Self- and family-conceptions of Turkish migrant, native German, and native Turkish children: A comparison of children's drawings

Autor(en): Gernhardt, Ariane
Ruebeling, Hartmut
Keller, Heidi
Stichwörter: ACCULTURATION; ADOLESCENTS; AUTONOMY; BEHAVIOR; Children's drawings; DUTCH; Family-concept; IMMIGRANT; NETHERLANDS; Psychology; Psychology, Social; RECOGNITION; Relatedness; REPRESENTATIONS; Self-concept; Social Sciences - Other Topics; Social Sciences, Interdisciplinary; SOCIALIZATION; Sociology; Turkish migrants
Erscheinungsdatum: 2014
Herausgeber: PERGAMON-ELSEVIER SCIENCE LTD
Journal: INTERNATIONAL JOURNAL OF INTERCULTURAL RELATIONS
Volumen: 40
Startseite: 154
Seitenende: 166
Zusammenfassung: 
The aim of the present study was to investigate the cultural conception of self and family held by Turkish migrant preschool children in comparison with native German and native Turkish children by the assessment of self- and family-drawings. The final sample consisted of 40 Turkish migrant children, 56 German urban middle-class children, 47 German rural children, 61 Turkish urban middle-class children, and 21 Turkish rural children. The children of the five cultural milieus did not differ in age, gender distribution, or human figure drawing ability. Besides the drawings, the mothers' sociocultural orientation was assessed, as well as migrant mothers' involvement in the German and Turkish cultures. The results revealed similarities between Turkish migrant children's self- and family-depictions with those of children from their culture of origin, particularly in some categorical features such as gender-specific characteristics, torso type, and neighbors. On the other hand, however, the drawings differed from those of Turkish rural children in the size of the depicted self. These findings are in line with the specific ecocultural context and the cultural orientation of Turkish migrant families toward psychological autonomy and hierarchical relatedness. It can therefore be concluded that Turkish migrant children's drawings are influenced by both their culture of origin, probably mediated by their familial socialization, and their social experiences in Germany. (C) 2014 Elsevier Ltd. All rights reserved.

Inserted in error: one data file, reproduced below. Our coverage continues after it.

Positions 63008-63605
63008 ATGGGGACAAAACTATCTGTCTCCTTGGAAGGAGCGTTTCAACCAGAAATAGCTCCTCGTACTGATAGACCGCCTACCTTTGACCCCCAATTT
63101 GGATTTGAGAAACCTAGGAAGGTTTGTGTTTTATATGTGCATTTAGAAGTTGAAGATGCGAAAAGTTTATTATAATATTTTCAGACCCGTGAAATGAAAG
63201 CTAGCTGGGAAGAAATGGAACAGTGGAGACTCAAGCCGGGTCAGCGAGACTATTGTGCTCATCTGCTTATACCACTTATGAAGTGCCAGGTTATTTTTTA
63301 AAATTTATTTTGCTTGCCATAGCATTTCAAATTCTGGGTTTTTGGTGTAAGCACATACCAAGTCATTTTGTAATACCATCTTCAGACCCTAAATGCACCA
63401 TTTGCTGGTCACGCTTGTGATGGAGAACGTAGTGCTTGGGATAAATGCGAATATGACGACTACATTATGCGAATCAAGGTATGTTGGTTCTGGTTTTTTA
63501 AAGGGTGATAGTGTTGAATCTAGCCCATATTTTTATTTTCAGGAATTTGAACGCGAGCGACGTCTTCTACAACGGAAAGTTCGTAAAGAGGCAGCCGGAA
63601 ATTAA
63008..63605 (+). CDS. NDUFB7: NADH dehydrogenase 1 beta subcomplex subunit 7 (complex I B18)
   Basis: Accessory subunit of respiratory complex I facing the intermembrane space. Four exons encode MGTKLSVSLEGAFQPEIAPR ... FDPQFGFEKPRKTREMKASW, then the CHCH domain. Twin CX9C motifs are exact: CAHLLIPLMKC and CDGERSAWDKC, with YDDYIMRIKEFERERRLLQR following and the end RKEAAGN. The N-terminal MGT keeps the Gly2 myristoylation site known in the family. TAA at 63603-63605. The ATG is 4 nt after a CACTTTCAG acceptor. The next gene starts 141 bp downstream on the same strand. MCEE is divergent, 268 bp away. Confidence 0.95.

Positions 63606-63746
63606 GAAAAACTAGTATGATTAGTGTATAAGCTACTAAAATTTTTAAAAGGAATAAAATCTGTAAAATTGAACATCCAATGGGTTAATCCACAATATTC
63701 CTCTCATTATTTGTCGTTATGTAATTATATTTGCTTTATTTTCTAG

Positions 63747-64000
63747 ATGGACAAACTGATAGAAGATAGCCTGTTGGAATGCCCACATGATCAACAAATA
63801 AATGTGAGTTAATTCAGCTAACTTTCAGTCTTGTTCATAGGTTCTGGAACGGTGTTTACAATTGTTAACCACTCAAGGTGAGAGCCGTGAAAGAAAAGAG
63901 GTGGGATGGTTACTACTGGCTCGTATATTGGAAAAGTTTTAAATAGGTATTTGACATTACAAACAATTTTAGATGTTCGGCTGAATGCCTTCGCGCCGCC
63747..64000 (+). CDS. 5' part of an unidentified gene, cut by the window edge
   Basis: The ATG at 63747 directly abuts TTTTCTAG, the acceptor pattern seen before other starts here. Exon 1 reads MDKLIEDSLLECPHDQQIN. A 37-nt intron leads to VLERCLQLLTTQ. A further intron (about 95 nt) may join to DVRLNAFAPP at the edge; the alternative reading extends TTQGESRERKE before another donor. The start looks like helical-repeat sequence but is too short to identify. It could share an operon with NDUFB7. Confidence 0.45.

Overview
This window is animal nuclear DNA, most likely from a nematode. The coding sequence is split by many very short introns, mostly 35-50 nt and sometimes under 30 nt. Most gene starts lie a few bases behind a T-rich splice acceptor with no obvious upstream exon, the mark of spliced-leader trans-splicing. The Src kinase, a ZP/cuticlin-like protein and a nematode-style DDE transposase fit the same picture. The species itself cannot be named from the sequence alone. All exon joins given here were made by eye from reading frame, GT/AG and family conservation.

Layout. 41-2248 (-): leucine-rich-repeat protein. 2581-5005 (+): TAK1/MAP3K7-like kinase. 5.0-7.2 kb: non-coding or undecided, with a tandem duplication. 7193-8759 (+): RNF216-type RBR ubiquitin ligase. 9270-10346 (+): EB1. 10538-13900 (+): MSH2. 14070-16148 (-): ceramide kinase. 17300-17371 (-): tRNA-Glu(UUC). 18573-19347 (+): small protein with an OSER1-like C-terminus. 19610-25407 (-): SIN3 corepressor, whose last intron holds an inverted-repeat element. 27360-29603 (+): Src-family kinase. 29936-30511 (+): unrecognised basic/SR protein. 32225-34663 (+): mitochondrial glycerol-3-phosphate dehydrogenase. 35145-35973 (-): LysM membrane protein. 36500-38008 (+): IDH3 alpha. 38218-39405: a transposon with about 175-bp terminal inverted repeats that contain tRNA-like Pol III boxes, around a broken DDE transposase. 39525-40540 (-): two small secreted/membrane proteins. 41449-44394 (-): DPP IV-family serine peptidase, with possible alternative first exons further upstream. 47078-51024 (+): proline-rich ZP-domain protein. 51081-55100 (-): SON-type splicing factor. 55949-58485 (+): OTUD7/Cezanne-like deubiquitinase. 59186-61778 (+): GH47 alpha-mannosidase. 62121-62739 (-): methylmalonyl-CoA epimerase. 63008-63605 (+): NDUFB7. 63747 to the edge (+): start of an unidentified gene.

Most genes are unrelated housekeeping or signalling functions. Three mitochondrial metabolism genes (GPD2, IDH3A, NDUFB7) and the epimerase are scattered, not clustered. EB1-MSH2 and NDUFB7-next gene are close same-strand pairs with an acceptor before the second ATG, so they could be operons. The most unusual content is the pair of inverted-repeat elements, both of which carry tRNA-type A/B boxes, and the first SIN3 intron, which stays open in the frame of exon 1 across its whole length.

ISSN: 01471767
DOI: 10.1016/j.ijintrel.2013.12.005

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